Sun, Dec 01, 2002 - Page 18 News List

New submarine discoveries spark interest in submerged cities

Once dismissed by experts as folklore, the release of photographic and documentary evidence pointing to the possibility of prehistoric human settlements off the coast of Penghu has experts re-examining theories about the legendary continent of Mudalu

By Gavin Phipps  /  STAFF REPORTER

Image of the wall that has spark a host of theories ranging from extraterrestrial civilization to unusual volcanic activity.


What began this summer as a search for a legendary underwater town off the coast of Penghu by members of the Underwater Archeological Institute (UAI, 中華水下考古學會) made headlines earlier this week -- but for unexpected reasons.

The expedition failed to locate the town they were searching for, but in late July, the group instead stumbled, or rather swam across, a 100m-long wall-like structure 28m beneath the murky waters of the archipelago's Hsichi (西吉島) and Tungchi (東吉島) islets.

Measuring 50cm in width, one meter in height and 100m in length and positioned on an east-west axis, the mysterious underwater edifice might not have been what the team was searching for, but the find has still managed to stoke imaginations across the nation.

The public was so enthralled with the news that after Public Television Service (PTS, 公共電視台) broadcast a documentary charting the discovery of the wall, it was inundated with calls from the general public even before the program's final credits had come to halt.

"It was a huge surprise. Scores of people called in wanting more information and a longer, more in-depth show [about the wall]," said Ke Chin-yuan (柯金源), PTS news assignment editor. "Because the existence of such things in Taiwan is not mentioned in history books, is not common knowledge and is rarely, if ever, the topic of TV a documentary, the program sparked a huge amount of interest."

Home to roughly one thousand predominantly elderly civilians and a coast guard detachment, the Hsichi and Tungchi islets -- which together have a land mass of less than two-square kilometers and no paved roads -- were, until earlier this week, Taiwan's most forgotten outposts.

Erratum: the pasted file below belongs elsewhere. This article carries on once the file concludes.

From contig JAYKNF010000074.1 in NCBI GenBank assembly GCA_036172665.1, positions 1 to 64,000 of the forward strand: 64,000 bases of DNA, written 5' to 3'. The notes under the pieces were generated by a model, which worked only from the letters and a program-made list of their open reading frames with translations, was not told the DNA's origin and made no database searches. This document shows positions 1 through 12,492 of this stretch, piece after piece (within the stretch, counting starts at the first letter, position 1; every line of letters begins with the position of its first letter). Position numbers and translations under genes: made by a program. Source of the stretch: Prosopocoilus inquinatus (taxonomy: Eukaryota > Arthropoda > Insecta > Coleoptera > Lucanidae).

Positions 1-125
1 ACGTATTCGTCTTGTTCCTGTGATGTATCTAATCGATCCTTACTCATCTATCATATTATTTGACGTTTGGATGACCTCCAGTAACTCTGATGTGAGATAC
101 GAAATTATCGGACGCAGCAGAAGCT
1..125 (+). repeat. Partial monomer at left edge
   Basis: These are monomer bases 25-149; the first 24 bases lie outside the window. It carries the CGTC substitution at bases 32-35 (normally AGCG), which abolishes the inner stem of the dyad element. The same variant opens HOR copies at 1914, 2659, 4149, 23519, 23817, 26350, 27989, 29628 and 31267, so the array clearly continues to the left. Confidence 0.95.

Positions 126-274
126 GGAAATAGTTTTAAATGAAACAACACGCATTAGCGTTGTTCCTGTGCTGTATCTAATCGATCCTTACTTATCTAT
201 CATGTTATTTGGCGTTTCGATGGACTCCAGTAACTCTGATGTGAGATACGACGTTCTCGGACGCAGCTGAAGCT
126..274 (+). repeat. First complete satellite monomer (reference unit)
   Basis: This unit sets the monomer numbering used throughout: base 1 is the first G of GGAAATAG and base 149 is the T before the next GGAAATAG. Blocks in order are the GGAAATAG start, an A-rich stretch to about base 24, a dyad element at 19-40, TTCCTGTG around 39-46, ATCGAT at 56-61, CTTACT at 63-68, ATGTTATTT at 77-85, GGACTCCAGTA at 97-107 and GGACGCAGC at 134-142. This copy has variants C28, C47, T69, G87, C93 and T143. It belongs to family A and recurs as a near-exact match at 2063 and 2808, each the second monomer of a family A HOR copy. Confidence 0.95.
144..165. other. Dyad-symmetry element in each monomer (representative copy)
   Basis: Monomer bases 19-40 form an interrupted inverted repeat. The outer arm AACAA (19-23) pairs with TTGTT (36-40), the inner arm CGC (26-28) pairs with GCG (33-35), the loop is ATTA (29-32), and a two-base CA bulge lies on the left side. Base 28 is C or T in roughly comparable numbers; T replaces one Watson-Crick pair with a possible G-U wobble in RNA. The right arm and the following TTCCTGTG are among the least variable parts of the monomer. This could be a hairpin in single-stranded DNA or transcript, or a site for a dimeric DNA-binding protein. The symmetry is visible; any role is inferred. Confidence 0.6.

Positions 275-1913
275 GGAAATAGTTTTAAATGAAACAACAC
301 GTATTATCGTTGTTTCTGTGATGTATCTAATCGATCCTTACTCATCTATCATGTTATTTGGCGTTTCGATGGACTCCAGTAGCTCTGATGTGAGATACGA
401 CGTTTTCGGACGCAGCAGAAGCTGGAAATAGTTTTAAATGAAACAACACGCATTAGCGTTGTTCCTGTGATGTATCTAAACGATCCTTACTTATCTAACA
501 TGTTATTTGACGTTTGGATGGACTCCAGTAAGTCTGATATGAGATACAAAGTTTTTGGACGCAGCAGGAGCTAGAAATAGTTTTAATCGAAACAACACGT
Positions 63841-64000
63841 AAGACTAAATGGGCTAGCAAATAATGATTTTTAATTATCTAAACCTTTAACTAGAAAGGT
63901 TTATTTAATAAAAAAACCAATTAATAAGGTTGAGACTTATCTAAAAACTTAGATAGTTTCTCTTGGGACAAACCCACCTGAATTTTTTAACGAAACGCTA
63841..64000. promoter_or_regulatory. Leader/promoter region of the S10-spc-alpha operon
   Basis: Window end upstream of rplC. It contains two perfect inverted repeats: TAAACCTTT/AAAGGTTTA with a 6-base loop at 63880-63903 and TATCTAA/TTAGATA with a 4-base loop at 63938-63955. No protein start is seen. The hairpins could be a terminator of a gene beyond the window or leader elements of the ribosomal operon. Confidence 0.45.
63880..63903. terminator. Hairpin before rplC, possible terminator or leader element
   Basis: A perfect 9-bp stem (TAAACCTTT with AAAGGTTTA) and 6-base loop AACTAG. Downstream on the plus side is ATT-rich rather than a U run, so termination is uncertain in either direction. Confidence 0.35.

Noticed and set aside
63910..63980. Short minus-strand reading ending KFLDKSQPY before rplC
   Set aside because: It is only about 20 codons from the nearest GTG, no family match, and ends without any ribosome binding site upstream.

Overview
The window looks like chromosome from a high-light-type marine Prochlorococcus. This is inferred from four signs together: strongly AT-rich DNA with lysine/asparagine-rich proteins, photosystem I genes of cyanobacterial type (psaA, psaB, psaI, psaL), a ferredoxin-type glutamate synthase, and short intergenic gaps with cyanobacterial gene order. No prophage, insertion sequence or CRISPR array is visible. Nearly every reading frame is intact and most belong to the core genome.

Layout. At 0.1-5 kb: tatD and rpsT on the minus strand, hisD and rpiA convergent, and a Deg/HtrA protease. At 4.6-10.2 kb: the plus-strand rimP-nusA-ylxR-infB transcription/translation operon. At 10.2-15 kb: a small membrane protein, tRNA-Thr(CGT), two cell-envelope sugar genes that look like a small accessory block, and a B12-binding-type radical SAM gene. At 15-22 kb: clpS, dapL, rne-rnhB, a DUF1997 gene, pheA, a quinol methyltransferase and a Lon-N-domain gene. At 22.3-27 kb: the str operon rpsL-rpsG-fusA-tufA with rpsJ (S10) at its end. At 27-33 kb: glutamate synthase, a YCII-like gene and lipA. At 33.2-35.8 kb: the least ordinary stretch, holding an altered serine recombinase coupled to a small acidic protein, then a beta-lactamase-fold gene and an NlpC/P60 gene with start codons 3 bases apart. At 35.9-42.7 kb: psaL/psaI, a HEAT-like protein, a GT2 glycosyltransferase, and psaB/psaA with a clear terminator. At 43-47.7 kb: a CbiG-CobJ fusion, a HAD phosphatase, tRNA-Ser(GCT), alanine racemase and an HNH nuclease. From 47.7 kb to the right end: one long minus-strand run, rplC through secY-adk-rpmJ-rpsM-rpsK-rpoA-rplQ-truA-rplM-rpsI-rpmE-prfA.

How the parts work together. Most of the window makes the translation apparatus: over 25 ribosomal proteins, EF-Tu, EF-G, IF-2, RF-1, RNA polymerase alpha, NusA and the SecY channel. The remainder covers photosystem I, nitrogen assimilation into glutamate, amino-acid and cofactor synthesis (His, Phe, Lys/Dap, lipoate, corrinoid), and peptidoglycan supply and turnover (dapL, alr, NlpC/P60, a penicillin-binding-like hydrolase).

I told you so

The rest of Taiwan may have been awe struck by the find, but the island's residents remained blase about the events that took place on their doorstep. They've been trying to get people to believe in stories of sunken cities for years.

"The stories are part of Penghu's unwritten history. I've known of other such structures in the area since the late 1970s. But it was in 1992 that I first began to hear stories of a submerged town and the possibilities of an entire temple somewhere in the area," recalled expedition leader, Steve Shieh (謝新曦), who also heads up the UAI. "While sounding pretty outlandish, the stories came from people I know and respect. These are not crackpots. Finding the wall was a complete accident, however, as we didn't know about its existence at all."

Regardless of the stir it has caused, the recent find is not the first such discovery to take place in Taiwan's territorial waters. In 1982, a Japanese research team discovered a 100m-long cross-like structure in waters off of Penghu's Hujing Island (虎井島). Since then three other underwater wall-like structures have been pinpointed by independent underwater survey teams.

Widespread acceptance of the recent expedition's findings owes a lot to the fact that it is the first such expedition to receive assistance from the nation's only official marine archeological team -- the National Museum of History's Marine Archeology Team (NMHMAT, 國立歷史博物館台澎水下考古小組) -- in order to search for what are considered by many academics as purely legendary sites.

Formed in 1995 to excavate the scattered remains of a Chinese Qianlong (乾隆) period (1736-1796) vessel which was posthumously named, General No. 1 (將軍一號) after Penghu's General Islet (將軍嶼) where it was discovered by fishermen in 1994, the team comprises deep-sea divers, anthropologists and archeologists and is funded by the Ministry of Education (教育部).

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